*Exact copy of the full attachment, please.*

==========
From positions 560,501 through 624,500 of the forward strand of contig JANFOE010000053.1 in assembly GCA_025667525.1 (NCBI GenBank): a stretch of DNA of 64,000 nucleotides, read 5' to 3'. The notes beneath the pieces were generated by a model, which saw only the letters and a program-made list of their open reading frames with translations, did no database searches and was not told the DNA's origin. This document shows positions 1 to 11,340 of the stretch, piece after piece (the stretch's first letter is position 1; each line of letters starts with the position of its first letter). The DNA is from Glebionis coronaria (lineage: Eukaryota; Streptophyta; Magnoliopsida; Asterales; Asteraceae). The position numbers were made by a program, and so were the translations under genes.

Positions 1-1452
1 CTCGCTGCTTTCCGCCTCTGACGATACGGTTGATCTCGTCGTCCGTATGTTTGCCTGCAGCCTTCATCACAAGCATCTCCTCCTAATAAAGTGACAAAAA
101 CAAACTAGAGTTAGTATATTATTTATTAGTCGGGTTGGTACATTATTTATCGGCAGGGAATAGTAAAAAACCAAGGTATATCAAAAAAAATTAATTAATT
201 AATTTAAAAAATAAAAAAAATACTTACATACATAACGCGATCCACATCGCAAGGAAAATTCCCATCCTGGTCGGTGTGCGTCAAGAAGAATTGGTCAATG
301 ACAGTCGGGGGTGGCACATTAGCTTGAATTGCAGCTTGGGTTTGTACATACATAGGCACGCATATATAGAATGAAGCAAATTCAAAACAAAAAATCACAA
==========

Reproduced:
From positions 560,501 through 624,500 of the forward strand of contig JANFOE010000053.1 in assembly GCA_025667525.1 (NCBI GenBank): a stretch of DNA of 64,000 nucleotides, read 5' to 3'. The notes beneath the pieces were generated by a model, which saw only the letters and a program-made list of their open reading frames with translations, did no database searches and was not told the DNA's origin. This document shows positions 1 to 11,340 of the stretch, piece after piece (the stretch's first letter is position 1; each line of letters starts with the position of its first letter). The DNA is from Glebionis coronaria (lineage: Eukaryota; Streptophyta; Magnoliopsida; Asterales; Asteraceae). The position numbers were made by a program, and so were the translations under genes.

Positions 1-1452
1 CTCGCTGCTTTCCGCCTCTGACGATACGGTTGATCTCGTCGTCCGTATGTTTGCCTGCAGCCTTCATCACAAGCATCTCCTCCTAATAAAGTGACAAAAA
101 CAAACTAGAGTTAGTATATTATTTATTAGTCGGGTTGGTACATTATTTATCGGCAGGGAATAGTAAAAAACCAAGGTATATCAAAAAAAATTAATTAATT
201 AATTTAAAAAATAAAAAAAATACTTACATACATAACGCGATCCACATCGCAAGGAAAATTCCCATCCTGGTCGGTGTGCGTCAAGAAGAATTGGTCAATG
301 ACAGTCGGGGGTGGCACATTAGCTTGAATTGCAGCTTGGGTTTGTACATACATAGGCACGCATATATAGAATGAAGCAAATTCAAAACAAAAAATCACAA